A chanting plea for climate justice “now!” came from the mouths of about 80 Gippsland high school students at Federation University Churchill’s outdoor amphitheatre yesterday.
Better recycling practices, more solar power and LED lighting were some of the ideas local teenagers shared at the Australian Youth Climate Coalition event to help lower the environmental footprint of their school.
Trafalgar High School and Kurnai College were two of seven schools to attend the Climate Justice Youth Parliament.
“For the young people of the Latrobe Valley I think transition isn’t a scary word,” Australian Youth Climate Coalition director of organising Laura Melville said.
“Transition has to happen away from the fossil fuel industry. It’s just whether or not their voices are heard and whether it’s a just transition is what they’re concerned about.”
The organisation has introduced students to local environmentally-conscious organisations in the region such as Earthworker Cooperative and given students skills in how to start petitions and speak to the powers that be to actually turn ideas into actions.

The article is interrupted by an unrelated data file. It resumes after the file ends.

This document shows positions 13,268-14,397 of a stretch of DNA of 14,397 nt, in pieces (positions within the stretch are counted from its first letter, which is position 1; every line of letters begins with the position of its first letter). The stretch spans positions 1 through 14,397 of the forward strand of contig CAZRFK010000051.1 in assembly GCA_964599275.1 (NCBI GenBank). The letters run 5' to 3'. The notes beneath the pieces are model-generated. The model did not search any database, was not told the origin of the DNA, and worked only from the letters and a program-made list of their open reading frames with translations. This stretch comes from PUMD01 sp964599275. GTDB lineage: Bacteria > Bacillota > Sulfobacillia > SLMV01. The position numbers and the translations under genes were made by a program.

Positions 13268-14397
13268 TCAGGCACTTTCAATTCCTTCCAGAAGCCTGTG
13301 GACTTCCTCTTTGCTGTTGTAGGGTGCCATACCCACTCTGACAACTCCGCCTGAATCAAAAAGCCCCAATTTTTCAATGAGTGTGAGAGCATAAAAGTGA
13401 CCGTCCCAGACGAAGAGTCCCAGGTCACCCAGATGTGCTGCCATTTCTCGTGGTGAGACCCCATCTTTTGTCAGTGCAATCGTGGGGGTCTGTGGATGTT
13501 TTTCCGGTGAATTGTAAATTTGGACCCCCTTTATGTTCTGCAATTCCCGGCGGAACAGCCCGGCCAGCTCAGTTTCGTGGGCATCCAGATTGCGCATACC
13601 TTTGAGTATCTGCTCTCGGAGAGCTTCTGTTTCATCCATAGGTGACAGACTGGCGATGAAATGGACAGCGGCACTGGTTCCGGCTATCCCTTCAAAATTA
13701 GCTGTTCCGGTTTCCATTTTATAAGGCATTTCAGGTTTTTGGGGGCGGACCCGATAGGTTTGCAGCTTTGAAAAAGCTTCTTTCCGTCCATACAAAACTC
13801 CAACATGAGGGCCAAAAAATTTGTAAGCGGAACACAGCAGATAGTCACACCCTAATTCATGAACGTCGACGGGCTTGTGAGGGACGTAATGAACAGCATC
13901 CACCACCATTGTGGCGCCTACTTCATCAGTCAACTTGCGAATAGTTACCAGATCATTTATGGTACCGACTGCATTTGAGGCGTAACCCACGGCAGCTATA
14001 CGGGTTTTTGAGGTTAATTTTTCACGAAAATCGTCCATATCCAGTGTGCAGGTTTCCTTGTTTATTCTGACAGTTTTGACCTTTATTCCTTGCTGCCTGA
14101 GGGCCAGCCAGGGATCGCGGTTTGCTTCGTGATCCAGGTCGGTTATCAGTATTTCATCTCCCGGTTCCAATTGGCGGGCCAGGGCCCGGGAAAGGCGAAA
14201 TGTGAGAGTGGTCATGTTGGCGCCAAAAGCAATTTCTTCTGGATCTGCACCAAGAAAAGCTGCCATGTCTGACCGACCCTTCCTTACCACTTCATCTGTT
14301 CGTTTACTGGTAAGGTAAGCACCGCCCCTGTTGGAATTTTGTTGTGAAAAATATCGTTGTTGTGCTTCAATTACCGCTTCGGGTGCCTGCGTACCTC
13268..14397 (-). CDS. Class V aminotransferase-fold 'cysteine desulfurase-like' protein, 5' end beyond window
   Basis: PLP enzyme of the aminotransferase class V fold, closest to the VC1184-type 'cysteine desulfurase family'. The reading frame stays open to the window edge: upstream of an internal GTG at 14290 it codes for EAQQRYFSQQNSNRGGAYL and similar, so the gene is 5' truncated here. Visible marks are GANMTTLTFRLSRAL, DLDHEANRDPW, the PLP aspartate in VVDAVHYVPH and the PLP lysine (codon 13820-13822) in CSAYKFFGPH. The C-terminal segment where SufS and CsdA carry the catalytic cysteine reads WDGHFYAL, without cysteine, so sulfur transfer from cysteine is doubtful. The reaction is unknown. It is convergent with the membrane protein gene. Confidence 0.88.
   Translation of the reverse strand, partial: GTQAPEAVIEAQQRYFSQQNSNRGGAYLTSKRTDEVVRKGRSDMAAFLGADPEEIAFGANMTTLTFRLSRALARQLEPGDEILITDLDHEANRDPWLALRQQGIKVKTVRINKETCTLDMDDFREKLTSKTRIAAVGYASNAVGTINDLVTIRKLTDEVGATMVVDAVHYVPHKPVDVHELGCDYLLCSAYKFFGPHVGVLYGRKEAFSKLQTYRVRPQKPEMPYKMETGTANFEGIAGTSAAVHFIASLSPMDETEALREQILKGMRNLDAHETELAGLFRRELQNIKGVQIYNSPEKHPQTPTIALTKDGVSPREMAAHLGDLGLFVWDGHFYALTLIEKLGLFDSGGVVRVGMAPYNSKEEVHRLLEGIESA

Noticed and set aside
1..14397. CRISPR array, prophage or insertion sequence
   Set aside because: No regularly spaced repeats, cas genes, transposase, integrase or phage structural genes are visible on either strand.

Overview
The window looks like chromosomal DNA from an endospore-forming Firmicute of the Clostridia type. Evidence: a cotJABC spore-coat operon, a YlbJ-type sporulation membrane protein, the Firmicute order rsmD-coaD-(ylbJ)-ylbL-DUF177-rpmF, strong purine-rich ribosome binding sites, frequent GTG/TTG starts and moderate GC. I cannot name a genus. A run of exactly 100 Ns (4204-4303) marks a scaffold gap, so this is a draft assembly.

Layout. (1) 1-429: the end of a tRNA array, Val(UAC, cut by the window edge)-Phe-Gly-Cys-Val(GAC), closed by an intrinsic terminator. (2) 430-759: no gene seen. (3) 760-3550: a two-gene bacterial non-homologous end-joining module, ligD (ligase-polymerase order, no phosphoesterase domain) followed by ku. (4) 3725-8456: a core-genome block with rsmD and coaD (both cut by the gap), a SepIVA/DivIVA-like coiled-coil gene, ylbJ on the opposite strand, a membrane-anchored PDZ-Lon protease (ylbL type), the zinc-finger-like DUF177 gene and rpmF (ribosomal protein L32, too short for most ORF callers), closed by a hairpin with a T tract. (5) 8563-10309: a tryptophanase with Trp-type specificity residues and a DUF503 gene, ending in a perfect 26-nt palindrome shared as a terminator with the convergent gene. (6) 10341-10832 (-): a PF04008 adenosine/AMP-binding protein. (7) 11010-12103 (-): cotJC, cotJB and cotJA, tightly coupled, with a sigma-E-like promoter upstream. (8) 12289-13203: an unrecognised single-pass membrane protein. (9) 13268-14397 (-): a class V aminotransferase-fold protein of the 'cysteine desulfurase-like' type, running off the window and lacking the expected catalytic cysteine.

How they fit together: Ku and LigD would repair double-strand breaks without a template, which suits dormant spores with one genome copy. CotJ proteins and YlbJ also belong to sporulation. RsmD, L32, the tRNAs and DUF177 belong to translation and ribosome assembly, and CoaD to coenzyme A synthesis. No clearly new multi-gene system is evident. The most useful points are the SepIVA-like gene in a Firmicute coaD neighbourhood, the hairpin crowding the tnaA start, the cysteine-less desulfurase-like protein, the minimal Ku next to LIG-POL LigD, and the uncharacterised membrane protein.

Trafalgar High School year 9 student Jesse Soppe Harris is seeking to establish a ‘green team’ at his school to help ideas get off the ground.
“We plan to motivate people to begin using the rubbish bins more,” Jesse, 14, said.
He said the green team would come up with ideas to help the school save money which could be spent on “better things, like gardens”.
“Gardens could offer the school better education … considering the farmer crisis going on now. So if people wanted to become agriculturalists they could have a sort of a head start by learning how to do farming early on,” Jesse said.
Jesse said he could picture the Latrobe Valley as a place which produced renewable energy.
“We’ve made it this far using coal and it’s been over a year since the Hazelwood factory shut down so we’ve obviously made it this far so what’s going to stop us now?” he said.